ABUJA, Nigeria — Nigerian President Muhammadu Buhari declared that his government is prepared to negotiate with Boko Haram leaders over the release of the abducted Chibok schoolgirls.
Since April 14th, 2014, when they were abducted, relatives of the missing Chibok schoolgirls continue to mount accusations of neglect of their children on the Nigerian government.
Series of protests have been organized in solidarity and advocacy to recover them; the spearheading of these rallies have often been called “anti-government” during then-president Goodluck Jonathan’s administration. Its intensification under incumbent President Muhammadu Buhari, however, clears away doubts about the campaigners’ level of seriousness.
The Bring Back Our Girls movement, a prominent group of activists clamoring for the release of the girls, staged another protest on Thursday, August 25 2016, making it the second in the same week. They were pushed-back by security operatives as they advanced toward Aso Villa, the President’s office.
Speaking with journalists at the ongoing sixth Tokyo International Conference on African Development TICAD, that was held in Nairobi, Kenya between August 27 and 28, and organized by the Japanese government, Nigeria’s President Muhammadu Buhari declared that his government is prepared to talk to legitimate Boko Haram leaders, end the scourge, and secure the release of the girls.
The president stated, “If they do not want to talk to us directly, let them pick an internationally recognized Non-Governmental Organisation (NGO), convince them that they are holding the girls, and that they want Nigeria to release a number of Boko Haram leaders in detention, which they are supposed to know.”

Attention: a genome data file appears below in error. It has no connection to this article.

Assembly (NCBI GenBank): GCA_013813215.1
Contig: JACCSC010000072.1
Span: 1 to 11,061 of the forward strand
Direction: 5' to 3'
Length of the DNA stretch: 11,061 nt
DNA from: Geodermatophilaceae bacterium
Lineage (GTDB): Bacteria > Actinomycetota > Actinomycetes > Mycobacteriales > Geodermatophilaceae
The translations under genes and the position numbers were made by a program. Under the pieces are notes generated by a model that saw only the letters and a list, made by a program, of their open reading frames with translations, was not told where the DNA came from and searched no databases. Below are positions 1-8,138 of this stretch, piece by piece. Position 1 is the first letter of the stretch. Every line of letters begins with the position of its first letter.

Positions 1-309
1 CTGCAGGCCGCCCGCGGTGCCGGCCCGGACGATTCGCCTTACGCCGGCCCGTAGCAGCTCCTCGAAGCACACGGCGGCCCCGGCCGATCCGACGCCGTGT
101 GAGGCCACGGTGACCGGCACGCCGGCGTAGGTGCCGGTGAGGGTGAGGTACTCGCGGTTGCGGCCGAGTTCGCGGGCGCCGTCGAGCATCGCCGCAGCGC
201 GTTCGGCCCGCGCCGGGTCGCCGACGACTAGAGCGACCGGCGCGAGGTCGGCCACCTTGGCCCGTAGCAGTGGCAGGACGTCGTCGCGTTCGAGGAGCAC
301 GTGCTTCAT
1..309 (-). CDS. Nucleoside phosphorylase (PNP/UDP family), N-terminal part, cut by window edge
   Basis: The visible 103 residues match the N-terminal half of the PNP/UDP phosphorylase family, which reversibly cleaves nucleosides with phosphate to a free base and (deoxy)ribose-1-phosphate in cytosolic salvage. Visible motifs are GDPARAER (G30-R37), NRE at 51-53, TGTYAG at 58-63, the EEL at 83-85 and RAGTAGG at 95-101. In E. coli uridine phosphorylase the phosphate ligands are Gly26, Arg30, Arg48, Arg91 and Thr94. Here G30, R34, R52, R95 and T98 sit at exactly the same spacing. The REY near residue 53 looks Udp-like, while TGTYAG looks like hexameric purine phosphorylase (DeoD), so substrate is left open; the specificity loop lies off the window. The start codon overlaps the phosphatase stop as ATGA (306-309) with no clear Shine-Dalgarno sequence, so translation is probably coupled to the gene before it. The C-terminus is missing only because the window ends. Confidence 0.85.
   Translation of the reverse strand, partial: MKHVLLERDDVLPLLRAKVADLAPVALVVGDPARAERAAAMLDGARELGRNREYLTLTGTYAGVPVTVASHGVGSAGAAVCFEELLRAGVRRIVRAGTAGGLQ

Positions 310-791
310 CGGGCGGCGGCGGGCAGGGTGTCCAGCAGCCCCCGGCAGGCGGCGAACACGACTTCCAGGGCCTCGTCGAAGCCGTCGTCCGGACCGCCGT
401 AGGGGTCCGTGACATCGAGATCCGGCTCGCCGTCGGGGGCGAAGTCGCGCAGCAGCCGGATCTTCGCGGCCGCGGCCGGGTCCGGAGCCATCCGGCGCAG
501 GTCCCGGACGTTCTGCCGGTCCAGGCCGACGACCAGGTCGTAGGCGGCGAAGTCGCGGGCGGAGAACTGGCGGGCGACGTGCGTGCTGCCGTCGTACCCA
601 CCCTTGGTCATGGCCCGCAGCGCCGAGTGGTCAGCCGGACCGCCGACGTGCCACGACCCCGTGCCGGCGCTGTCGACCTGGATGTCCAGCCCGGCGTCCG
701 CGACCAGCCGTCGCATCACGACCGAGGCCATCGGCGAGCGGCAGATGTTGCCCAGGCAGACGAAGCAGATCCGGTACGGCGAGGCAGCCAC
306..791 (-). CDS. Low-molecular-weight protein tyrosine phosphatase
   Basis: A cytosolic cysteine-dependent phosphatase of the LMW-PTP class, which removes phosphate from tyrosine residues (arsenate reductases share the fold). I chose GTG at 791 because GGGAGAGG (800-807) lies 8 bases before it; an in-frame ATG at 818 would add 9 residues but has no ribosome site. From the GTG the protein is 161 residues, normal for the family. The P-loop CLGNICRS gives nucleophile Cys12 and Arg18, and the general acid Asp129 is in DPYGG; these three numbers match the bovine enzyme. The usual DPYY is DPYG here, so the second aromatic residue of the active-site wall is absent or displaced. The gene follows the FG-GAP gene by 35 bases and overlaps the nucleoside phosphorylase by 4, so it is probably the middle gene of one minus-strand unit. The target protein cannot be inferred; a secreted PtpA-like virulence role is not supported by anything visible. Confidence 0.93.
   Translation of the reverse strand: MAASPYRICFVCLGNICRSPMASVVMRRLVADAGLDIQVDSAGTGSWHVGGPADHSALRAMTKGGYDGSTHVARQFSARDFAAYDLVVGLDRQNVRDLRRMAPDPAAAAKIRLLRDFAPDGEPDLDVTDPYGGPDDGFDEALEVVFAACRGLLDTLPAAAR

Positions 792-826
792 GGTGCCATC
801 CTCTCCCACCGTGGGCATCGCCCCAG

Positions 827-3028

In a video released by Boko Haram on Sunday, August 14, 2016, they demanded, amongst other things, the release of their fighters currently in detention across different prisons in the Nigerian federation.
President Muhammadu Buhari further stressed that, “We want those girls out and safe. The faster we can recover them and hand them over to their parents, the better for us.”
Human Rights Watch estimates that Boko Haram, had killed 2,053 persons in 95 separate attacks within the first six months of 2014 alone.
Although the Nigerian government is currently winning the war against the deadly sect, an affirmation regarding lost territories that have now been recovered from the hands of the insurgents, and Internally Displaced Persons affected by terrorism protested on the streets of Maiduguri, Borno State during the week, complaining of starvation and malnutrition.
Adedayo Osho is a political scientist and freelance journalist. Twitter: @Jahpolitical